COLUMBIA – The South Carolina Small Business Development Centers and professor Frank Rydzewski of the Darla Moore School of Business recently joined efforts to bring real-world experience in export planning to students.
Student teams from Global Competitiveness, a class examining growth opportunities in both domestic and international markets, were matched with S.C. SBDC clients in a consulting capacity.
Teams of business majors worked for six weeks to develop export plans for a variety of products and services. Working alongside S.C. SBDC business consultants, students learned the challenges and rewards of negotiating the international business environment. Formal presentations to clients, which highlighted key factors from the well-considered, lengthy proposals, were at the Moore School.
“This semester many students wanted to enroll because they had heard about the consulting portion of the class,” Rydzewski said. “This reflects the benefits of the course and provides the opportunity for University of South Carolina students to help small businesses grow their base business and consider exporting in the future.”
Student teams researched both expansion in domestic markets, as well as viable international markets. Client products came from retail, disaster preparedness, medical and construction industries. Students considered licenses, intellectual property issues, financing, shipping costs, insurance, competition, roadblocks, taxes, government contracting opportunities, political climate, partnerships, customs and the business friendliness of more than a dozen countries. The use of social media was examined, as well as blogs, magazines and special events for marketing purposes.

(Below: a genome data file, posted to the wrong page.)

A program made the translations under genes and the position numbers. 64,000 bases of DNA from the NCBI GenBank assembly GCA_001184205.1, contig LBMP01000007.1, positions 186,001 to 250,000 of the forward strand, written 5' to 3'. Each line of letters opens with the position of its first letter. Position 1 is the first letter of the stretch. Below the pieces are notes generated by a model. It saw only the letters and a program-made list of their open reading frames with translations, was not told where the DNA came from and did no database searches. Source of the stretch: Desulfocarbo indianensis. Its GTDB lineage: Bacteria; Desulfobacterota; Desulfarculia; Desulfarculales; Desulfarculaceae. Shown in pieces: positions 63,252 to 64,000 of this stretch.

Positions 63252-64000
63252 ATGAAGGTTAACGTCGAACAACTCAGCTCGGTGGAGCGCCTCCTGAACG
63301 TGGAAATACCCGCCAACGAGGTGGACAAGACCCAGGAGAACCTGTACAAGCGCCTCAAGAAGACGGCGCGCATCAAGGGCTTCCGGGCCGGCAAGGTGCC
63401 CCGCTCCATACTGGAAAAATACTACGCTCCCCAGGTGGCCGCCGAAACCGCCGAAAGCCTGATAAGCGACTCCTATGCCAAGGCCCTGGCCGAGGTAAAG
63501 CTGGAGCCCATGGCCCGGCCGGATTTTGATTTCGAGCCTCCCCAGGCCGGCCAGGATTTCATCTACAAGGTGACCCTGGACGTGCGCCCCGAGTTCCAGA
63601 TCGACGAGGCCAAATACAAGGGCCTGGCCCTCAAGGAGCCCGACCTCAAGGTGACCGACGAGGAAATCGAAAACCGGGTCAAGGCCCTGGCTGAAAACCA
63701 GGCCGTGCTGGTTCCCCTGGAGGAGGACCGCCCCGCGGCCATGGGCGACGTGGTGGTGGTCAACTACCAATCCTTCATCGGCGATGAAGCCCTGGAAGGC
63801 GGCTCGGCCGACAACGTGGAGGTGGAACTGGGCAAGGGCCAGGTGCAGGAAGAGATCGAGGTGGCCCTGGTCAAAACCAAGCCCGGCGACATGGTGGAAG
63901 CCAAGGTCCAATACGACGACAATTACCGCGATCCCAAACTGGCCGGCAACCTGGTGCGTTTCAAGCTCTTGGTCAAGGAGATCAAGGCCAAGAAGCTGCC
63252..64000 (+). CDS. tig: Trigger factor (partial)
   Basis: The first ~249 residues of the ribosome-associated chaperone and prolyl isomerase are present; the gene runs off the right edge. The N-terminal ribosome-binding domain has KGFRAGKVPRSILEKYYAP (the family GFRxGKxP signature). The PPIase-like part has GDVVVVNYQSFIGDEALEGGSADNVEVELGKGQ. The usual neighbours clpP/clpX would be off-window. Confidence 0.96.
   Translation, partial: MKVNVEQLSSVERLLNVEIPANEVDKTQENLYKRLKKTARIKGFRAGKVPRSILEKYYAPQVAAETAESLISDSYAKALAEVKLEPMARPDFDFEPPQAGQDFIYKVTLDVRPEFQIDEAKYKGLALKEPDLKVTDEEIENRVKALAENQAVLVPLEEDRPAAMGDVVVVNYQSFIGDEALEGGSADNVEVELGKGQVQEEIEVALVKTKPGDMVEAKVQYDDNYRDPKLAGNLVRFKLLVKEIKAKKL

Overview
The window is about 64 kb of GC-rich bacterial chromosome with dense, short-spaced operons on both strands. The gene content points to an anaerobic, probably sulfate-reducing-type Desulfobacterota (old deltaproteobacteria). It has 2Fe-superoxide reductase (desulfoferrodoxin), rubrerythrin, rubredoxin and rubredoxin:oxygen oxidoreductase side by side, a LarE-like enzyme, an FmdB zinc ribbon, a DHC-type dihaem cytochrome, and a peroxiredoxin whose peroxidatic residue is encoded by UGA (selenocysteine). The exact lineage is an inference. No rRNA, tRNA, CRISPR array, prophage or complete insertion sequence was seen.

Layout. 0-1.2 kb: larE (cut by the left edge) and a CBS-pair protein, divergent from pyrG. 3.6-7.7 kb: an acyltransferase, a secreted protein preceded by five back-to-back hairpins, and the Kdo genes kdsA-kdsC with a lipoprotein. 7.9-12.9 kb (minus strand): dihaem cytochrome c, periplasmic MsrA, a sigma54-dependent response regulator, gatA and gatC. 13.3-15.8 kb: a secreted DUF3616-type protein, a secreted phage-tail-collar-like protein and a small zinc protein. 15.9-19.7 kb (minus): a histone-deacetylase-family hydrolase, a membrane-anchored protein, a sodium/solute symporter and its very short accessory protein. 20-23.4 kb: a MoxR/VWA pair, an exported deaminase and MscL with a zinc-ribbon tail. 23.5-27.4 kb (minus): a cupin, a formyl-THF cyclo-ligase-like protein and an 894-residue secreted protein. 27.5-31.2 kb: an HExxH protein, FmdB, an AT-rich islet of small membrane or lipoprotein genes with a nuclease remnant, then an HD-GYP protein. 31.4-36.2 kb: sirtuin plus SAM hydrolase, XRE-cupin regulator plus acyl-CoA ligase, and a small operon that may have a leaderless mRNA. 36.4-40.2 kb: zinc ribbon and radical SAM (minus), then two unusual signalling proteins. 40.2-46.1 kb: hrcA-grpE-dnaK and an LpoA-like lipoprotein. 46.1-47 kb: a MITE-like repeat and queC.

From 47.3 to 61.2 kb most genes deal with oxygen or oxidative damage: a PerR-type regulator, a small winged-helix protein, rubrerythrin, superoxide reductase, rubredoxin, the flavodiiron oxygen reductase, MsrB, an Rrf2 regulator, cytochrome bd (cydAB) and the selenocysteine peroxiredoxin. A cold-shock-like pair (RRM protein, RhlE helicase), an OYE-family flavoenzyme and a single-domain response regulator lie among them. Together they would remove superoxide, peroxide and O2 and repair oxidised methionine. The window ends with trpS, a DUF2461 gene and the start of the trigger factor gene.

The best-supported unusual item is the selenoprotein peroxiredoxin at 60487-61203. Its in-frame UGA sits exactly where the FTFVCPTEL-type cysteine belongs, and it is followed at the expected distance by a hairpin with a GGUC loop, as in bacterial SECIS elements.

Charleston area SBDC client Grace L. Schmidt, president of BoatLIFE, was impressed by her student team.
Schmidt said, “As I read the proposal I had to keep reminding myself that this was done by students. I have seen many reports and proposals during my 44 years with BoatLIFE; this was one of the most practical and professional ones I have come across. It was comprehensive, well laid out, easy to follow and it presented a clear path.”
Reflecting on the project, international business and finance senior Christopher Barrazotto said of his work with the BoatLIFE team, “My favorite part was designing a real export plan for a real U.S. company. In other business courses, we dealt with hypothetical situations, but for this project, our client can actually implement our recommendations and have results in a matter of months. I’m excited to see how much our hard work pays off.”
Billy Binder, an international business and global supply chain and operations management major, was also on the BoatLIFE team. Binder said of the experience, “I had used LIFE Industries products before this project, so I had a connection with the brand. To know that our work will help them continue to thrive in the competitive marine products industry is rewarding. I will definitely draw from this experience in the future.”
At the end of the presentations, each client was presented with a faux invoice for services underscoring the value of an export plan. The average value is in the range of $30,000. Any small business that would like to be considered for this program can contact S.C. SBDC marketing manager Janna McMahan at firstname.lastname@example.org or call 803-777-0440.